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Author: Subject: TR7 as donor and chassis adjustments
winddude

posted on 23/11/20 at 08:15 PM Reply With Quote
TR7 as donor and chassis adjustments

How many people have used a TR7 as a donor? There a cheapish one that's rotten but apparently has a good engine near me.

My biggest concern is the track width, how do you go about adjusting the chassis plans to accommodate different track widths?

Is there anything else I should pay attention to in terms of chassis planning when looking for a donor? There doesn't seem to be a lot of rwd donors around, miata and rwd mini truck prices are sky high, and few and far between.

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Paul M

posted on 23/11/20 at 11:21 PM Reply With Quote
probably none - cant think of a single kit that would use a TR7 ( or any car thats been out of production for 35+ years)

Tr7 engine was also a terrible engine so not even worth considering just using that, low power and prone to leaking like a sieve

Always best policy is to find a kit that you really want to build , own and drive - then start looking for donor componets it
has been enginered to take.





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winddude

posted on 24/11/20 at 01:34 AM Reply With Quote
there aren't really the locost kits available at a reasonable price in North America, at $10k, you're competing with very well designed and widely built Shelby Cobra replicas from FFR. So it's more finding an affordable donor for a locost that's been widely used, and building the chassis. At least in my opinion.

A lot of the companies that built kits here are no longer around. Plus I'm leaning more to the DIY, more fun and learning.

[Edited on 24/11/20 by winddude]

[Edited on 24/11/20 by winddude]

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HowardB

posted on 24/11/20 at 06:56 AM Reply With Quote
@winddude

probably worth adding your location into the system and then we can appreciate the particular challenges that being in North America brings.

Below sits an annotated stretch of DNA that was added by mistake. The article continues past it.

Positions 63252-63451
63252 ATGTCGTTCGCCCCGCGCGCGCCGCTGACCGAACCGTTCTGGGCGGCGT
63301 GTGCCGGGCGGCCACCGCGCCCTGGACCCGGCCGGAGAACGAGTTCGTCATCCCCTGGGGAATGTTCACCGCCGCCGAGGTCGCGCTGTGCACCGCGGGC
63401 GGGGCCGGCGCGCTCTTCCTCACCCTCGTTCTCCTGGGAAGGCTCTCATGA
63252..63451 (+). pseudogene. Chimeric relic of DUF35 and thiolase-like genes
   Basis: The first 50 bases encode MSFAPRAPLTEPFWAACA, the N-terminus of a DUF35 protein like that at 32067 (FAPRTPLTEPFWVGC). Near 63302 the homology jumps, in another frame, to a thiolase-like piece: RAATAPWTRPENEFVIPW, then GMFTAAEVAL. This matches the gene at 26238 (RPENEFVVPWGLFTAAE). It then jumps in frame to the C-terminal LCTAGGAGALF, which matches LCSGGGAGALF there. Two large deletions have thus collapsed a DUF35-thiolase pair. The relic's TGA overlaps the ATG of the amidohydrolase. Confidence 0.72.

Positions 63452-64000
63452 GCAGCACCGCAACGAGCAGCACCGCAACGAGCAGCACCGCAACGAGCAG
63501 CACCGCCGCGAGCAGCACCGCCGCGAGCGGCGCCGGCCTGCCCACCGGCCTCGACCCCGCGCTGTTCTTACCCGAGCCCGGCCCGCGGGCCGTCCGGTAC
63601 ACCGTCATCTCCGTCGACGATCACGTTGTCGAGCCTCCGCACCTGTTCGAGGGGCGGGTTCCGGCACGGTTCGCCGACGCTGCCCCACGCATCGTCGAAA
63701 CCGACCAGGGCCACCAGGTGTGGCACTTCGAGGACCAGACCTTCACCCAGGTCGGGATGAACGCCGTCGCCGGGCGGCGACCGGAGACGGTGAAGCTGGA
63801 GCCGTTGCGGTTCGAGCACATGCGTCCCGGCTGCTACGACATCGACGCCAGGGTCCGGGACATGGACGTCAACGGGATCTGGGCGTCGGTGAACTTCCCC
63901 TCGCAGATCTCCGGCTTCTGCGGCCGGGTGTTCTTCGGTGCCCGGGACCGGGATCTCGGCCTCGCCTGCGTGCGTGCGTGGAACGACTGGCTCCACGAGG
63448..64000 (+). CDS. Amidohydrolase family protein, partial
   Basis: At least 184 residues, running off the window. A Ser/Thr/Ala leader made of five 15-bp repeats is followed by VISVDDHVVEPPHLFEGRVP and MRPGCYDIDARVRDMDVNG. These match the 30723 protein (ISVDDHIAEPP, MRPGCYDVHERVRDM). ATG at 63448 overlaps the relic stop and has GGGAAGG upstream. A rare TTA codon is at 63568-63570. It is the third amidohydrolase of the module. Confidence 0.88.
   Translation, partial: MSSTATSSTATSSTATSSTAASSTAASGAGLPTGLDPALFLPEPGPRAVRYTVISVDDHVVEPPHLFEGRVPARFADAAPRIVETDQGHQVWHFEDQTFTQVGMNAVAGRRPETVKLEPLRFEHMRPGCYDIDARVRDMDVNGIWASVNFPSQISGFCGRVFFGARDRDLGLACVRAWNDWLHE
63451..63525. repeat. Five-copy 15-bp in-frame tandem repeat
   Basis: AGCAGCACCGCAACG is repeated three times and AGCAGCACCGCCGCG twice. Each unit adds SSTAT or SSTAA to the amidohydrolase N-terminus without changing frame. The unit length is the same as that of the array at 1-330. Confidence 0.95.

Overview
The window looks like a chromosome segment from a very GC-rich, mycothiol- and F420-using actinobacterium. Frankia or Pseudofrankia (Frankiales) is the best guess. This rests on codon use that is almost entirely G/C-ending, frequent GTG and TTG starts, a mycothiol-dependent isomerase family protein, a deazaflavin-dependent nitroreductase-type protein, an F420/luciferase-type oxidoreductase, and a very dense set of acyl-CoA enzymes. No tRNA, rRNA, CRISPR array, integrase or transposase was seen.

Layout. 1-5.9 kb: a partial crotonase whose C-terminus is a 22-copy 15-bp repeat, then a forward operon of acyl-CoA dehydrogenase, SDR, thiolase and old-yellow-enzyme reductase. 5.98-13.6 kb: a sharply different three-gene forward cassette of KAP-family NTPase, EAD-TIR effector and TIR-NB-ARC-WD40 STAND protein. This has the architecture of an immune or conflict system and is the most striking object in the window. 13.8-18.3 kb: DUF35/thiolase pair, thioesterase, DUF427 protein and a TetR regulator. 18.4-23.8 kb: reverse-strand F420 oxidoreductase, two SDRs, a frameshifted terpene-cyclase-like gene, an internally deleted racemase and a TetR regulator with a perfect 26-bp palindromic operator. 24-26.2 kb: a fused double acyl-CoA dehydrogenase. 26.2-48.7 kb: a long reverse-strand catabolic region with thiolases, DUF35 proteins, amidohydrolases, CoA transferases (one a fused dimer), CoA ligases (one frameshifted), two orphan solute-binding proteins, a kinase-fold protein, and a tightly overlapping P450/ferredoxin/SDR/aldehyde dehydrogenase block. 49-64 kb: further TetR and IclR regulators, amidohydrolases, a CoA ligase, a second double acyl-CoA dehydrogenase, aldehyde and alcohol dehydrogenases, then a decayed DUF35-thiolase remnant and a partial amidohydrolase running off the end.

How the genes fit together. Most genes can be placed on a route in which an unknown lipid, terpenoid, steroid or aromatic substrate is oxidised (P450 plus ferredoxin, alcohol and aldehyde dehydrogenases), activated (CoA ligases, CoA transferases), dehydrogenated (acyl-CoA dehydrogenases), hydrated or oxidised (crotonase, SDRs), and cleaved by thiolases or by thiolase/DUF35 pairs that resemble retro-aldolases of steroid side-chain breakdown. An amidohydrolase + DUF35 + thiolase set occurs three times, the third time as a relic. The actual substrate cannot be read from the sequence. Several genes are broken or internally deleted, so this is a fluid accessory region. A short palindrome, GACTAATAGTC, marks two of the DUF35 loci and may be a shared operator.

there are some amazing builds on here with starting components as diverse as a model car for plans to VW bug to 7esque conversion. Something for everyone

Welcome to the forum





Howard

Fisher Fury was 2000 Zetec - now a 1600 (it Lives again and goes zoom)

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cliftyhanger

posted on 24/11/20 at 07:44 AM Reply With Quote
quote:
Originally posted by Paul M
probably none - cant think of a single kit that would use a TR7 ( or any car thats been out of production for 35+ years)

Tr7 engine was also a terrible engine so not even worth considering just using that, low power and prone to leaking like a sieve

Always best policy is to find a kit that you really want to build , own and drive - then start looking for donor componets it
has been enginered to take.


There were kits that used teh dolomite running gear, so same engine, rear axle a little wider on the TR7, but not much.
Engines not necessarily leaky, mine never has. Similar power to the pinto of the same era, so very much of its time. Worst part is the head studs.... otherwise the engine drives much better than the paper figures suggest. (assuming you have never driven one)

But agree, there must be better, more modern options out there. Like the MX5/miata

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russbost

posted on 24/11/20 at 09:18 AM Reply With Quote
TR7 engine was awful for many, many reasons. Surely MX5/Miata are readily available in the states, plenty of kits already available to take those bits too, or can be adapted to plans fairly easily





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nick205

posted on 24/11/20 at 01:12 PM Reply With Quote
3 series BMW
C class Mercedes

Both front engine and RWD and relatively common vehicles, surely you can pick one up for not much money?

Both of those probably have plenty of donor potential in terms of mechanicals as well. Sterring columns, brakes, hand brakes, drivetrains etc.

[Edited on 24/11/20 by nick205]

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Deckman001

posted on 24/11/20 at 03:03 PM Reply With Quote
Has anyone considered a 1 series bmw as a donor ? rear wheel drive and some decent engines i think.
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Benzo

posted on 24/11/20 at 04:51 PM Reply With Quote
For Ref. TR7 Axle 52" same as English or Atlas ford axle that is commonly used.